The overhand, targeted, throw is a fundamentally human trait. With very little practice, the overwhelming majority of our species can pick up some junk they find on the ground, instantly calculate the weight and balance of the object, raise it above their head, and strike a target several meters away with force and accuracy. Computing parabolic flight, compensating for wind, and predicting the aerodynamic properties of projectile is built into us. Enjoying the activity of throwing things is inherent. Artillery is throwing things, abstracted into turn based strategy on a 2D plane.
Artillery also meets all of my criteria for both a game, and a computer game. It is a solvable, pattern based system where enough of the the calculable information is obscured, or random, that a balance of consideration and intuition is required. There is a specified purpose. That’s it really. That’s a game. Play it on a computer, or better yet, against a computer, and it’s a computer game.
Artillery itself, may not be the most memorable game ever, but the legacy of Artillery, the long and storied history of throwing stuff at other stuff video games, makes Artillery easily one of the best games.
I ask what they want for breakfast. They shuffle, bleary eyed, still asleep from the belly up. Eventually they arrive at the pantry, where they stare, bewildered, at the same row of breakfast cereals they see every day. When they finally do decide, I bustle around the kitchen filling bowls plates and cups, while they are magnetically drawn back to the couches to curl up in blankets and pillows. By this point, the questions have probably already started.
“So. In (insert game title here) (what is, how do you beat, how do you get) (boss, enemy, power up, mechanic)?”
The questions change depending on whatever game is currently being obsessed over, but the structure of the questions usually follow this pattern.
Occasionally, when we have talked about games too much in a given span of time I will intercept after the “So” to ask “Is this question about a game? Maybe we should talk about something else for a while.” For someone who has, and continues to talk about games for an overwhelming portion of my waking hours, it seems even I have some maximum limit.
Kids asking constant question on topics they are passionate about is not novel. As a child I was repeatedly threatened with the manufacture and employment of a rocket that would fire me into hyperspace if I didn’t stop asking so many questions. The questions were probably about star wars or robots.
Now don’t get me wrong. I don’t find this upsetting. I take full responsibility for the questions fired my way. I have both earned and cultivated them. Very little in my life gives me more joy, than talking with my children about topics that interest me. It’s all very selfish in an anthropological sort of way.
It’s not so much that they ask their mom, and me questions near constantly. It’s the content and subject of the questions I find interesting. They rarely ask anything about a show we have watched, a book we have read, or some other authored entertainment that we see. They recognise the surface meanings, and surprisingly often, some of the subtext of the story. They are familiar with the language of film, and the concepts of dramatic irony, not because we have gone out of our way to teach them these things, but because, like all of us, they are marinated in structured storytelling. Our culture, like most, eats, breathes, and bleeds storytelling. So they don’t ask me about stories, they only ask me about games.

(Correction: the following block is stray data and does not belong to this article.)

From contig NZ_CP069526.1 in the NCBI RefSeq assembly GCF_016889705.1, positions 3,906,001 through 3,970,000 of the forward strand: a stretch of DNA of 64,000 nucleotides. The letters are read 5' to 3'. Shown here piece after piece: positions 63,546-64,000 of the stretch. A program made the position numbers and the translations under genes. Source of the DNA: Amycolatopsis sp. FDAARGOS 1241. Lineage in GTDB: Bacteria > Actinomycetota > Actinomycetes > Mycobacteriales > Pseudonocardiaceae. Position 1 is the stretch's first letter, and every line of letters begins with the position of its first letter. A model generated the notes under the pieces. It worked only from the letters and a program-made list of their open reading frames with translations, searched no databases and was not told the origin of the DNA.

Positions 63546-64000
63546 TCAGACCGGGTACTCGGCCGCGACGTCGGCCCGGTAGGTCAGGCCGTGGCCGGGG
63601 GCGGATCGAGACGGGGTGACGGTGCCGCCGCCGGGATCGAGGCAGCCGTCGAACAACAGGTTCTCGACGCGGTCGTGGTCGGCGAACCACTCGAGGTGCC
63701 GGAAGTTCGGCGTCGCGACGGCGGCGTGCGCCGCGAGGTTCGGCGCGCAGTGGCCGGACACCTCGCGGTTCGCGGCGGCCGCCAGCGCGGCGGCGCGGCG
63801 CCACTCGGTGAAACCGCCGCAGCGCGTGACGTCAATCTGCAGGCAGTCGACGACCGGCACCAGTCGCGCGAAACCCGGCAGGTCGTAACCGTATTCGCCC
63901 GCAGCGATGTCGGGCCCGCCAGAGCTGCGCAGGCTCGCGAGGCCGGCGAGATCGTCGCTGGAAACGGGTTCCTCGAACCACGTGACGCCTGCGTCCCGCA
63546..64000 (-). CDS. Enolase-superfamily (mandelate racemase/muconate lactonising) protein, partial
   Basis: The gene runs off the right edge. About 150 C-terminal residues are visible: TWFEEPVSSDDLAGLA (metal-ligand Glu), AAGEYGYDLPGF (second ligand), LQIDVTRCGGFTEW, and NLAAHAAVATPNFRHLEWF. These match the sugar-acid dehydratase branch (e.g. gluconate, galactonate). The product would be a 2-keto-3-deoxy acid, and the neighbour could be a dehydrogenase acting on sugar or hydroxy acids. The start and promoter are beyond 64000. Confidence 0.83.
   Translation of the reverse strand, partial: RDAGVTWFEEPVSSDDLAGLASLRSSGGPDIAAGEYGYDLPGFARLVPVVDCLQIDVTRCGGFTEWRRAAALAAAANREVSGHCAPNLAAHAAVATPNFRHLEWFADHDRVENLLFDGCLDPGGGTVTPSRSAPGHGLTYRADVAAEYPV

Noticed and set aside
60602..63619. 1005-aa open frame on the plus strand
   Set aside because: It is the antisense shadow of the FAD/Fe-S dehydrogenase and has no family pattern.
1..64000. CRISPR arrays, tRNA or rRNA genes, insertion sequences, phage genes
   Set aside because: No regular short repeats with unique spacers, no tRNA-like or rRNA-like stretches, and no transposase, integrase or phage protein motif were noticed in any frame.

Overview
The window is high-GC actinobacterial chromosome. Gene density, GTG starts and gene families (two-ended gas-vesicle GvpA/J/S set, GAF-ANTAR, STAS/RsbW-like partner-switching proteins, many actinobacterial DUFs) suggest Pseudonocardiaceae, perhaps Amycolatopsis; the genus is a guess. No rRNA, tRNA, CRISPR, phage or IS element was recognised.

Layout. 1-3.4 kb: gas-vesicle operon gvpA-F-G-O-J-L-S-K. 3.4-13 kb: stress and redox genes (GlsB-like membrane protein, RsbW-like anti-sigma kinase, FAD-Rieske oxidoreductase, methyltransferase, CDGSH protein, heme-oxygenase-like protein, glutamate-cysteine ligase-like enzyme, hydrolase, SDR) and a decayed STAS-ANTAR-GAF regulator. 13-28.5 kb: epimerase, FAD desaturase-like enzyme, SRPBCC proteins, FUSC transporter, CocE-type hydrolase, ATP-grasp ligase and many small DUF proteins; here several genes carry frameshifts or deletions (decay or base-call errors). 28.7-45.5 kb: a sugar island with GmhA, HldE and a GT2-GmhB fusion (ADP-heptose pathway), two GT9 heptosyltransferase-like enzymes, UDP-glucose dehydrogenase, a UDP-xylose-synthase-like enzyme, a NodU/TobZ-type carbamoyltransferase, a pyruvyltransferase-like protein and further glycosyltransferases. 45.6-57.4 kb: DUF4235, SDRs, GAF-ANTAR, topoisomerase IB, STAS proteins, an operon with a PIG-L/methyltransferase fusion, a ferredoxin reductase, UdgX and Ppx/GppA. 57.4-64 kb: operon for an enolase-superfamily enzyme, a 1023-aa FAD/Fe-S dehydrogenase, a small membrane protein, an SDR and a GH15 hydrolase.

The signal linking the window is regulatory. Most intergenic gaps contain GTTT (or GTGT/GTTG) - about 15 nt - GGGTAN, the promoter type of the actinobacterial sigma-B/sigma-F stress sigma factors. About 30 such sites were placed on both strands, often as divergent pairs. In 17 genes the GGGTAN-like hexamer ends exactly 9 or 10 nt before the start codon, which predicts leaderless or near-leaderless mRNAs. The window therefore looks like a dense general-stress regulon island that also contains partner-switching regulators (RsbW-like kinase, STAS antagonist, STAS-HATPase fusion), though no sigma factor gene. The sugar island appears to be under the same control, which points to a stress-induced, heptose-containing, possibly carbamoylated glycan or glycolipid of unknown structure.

I think it might be this. Games hinge on not knowing what will happen next. You need to use your own brain to determine an outcome. No one will author a solution for you, no one can script your course of action. Games require a random element. Another word to use would be mystery. Games offer mystery, secrets, puzzles, challenges.
Games and play are how we test our ability to predict the future. How we have, since probably before having the language to describe it, used what we know of a situation to peek past the mystery and come up with solutions. Games are how we learn to solve our problems, keep us safe, and overcome obstacles. Games are how we learn to survive.
As adults, we know that often we have to wander blindly into the unknown. There is no path planned out for us. No one else knows more about our current situation than we do. Sometimes, there are no guides. Children crave a guide. Someone to hold their hand while they attempt something they are unsure of. Someone to point out the danger spots, until they are brave enough to face them alone. They want to be assured that when they explore the unknown, you will be there to back them up.
Several times a day, from now until they decide that I’m a boring old man with nothing to offer them, I will happily field questions about fantasy worlds, secret caves, wizards, interplanetary travel, and diabolical puzzles. Here’s the thing that my kids don’t know about me. That part of me that used to risk being set adrift in hyperspace just so I could ask one more question, it has been asking all those same questions this entire time. It never stopped. I hope it never does. I hope that they don’t either.